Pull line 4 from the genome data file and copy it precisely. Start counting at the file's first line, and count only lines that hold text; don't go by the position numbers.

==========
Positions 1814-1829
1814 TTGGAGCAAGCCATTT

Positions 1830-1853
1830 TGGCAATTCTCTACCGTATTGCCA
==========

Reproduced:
1830 TGGCAATTCTCTACCGTATTGCCA